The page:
Philip H. Gordon and Michael E. O'Hanlon ["No Easy Victory," op-ed, April 12] have every right to disagree with what I wrote -- but not with what I never wrote and never believed.

I was clearly pushing to liberate Iraq soon. And I was clearly contending that the loss of U.S. lives, damage from an outbreak of terrorism, resistance from the Republican Guard, etc., would be far less than such "fear-mongers" were portending. But I never advocated going into Iraq on the cheap, which was Mr. Gordon and Mr. O'Hanlon's accusation.

Specifically, they asserted that Defense Secretary Donald H. Rumsfeld made a "decision to ignore [my] advice by sending in a decisive ground force" and that this successful military strategy in Iraq was one I had "opposed for years."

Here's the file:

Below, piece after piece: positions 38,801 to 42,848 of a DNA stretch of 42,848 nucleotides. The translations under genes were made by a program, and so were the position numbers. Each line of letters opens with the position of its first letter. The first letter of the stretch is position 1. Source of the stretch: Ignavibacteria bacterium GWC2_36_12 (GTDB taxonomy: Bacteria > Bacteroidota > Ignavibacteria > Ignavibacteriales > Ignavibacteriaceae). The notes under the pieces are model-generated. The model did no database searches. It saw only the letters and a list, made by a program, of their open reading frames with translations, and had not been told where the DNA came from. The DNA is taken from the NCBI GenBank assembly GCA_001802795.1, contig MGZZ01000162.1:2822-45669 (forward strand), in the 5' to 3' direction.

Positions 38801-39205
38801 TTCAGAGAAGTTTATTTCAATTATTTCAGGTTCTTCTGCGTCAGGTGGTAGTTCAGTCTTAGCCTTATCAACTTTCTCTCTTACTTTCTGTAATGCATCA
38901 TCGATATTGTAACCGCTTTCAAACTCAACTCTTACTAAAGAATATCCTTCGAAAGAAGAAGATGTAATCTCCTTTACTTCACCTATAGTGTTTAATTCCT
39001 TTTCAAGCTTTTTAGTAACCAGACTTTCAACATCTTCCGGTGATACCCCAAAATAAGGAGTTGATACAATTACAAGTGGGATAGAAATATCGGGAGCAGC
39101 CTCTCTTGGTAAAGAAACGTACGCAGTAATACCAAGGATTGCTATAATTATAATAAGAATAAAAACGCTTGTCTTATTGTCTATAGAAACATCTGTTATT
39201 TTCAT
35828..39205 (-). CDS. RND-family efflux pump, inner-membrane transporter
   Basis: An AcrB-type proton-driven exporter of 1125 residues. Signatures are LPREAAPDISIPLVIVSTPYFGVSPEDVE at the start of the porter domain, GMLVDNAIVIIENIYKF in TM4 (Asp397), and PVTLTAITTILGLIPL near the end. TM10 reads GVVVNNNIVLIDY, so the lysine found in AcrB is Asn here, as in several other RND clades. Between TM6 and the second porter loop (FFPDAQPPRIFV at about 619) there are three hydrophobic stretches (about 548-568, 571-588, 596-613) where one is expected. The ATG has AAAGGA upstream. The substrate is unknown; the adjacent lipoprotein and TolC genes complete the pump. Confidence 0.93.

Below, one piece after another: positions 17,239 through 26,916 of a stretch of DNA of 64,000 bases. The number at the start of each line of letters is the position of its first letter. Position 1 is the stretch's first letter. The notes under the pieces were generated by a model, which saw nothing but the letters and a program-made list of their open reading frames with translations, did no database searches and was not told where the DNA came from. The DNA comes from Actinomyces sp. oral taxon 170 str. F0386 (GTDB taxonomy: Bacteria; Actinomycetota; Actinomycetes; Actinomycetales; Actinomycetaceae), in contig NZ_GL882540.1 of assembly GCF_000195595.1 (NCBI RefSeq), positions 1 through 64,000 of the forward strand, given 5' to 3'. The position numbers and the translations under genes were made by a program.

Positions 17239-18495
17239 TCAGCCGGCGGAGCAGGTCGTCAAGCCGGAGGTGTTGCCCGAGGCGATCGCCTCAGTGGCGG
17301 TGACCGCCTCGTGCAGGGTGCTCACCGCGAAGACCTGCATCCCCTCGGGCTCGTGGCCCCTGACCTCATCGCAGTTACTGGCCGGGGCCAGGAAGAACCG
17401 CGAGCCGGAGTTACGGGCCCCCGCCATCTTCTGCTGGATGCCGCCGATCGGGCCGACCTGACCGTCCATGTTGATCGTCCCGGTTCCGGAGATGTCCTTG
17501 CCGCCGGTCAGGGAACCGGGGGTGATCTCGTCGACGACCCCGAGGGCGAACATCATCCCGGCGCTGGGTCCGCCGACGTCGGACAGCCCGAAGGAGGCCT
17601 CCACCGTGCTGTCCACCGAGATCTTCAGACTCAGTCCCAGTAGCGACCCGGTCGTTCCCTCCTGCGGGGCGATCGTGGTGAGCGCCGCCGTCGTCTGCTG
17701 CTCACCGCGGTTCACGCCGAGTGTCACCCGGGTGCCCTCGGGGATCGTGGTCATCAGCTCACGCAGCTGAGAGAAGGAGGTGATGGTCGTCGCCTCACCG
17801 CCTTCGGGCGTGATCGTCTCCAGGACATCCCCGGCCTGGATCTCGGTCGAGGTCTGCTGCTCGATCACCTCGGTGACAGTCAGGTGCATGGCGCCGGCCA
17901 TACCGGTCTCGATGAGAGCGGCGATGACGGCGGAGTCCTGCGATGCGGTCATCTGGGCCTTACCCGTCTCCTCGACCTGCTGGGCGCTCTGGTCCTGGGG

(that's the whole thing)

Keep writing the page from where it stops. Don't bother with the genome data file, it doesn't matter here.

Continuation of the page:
Neither statement is true. Mr. Gordon and Mr. O'Hanlon do not -- and cannot -- cite any statements of mine to substantiate their claims.

To be clear: Nothing Mr. Rumsfeld did in Iraq differed from anything I ever wrote on the topic. My cry, time and again, was on overall policy, not on military strategy to implement that policy.

For Mr. Gordon and Mr. O'Hanlon to attack me for their concocted view is unfair.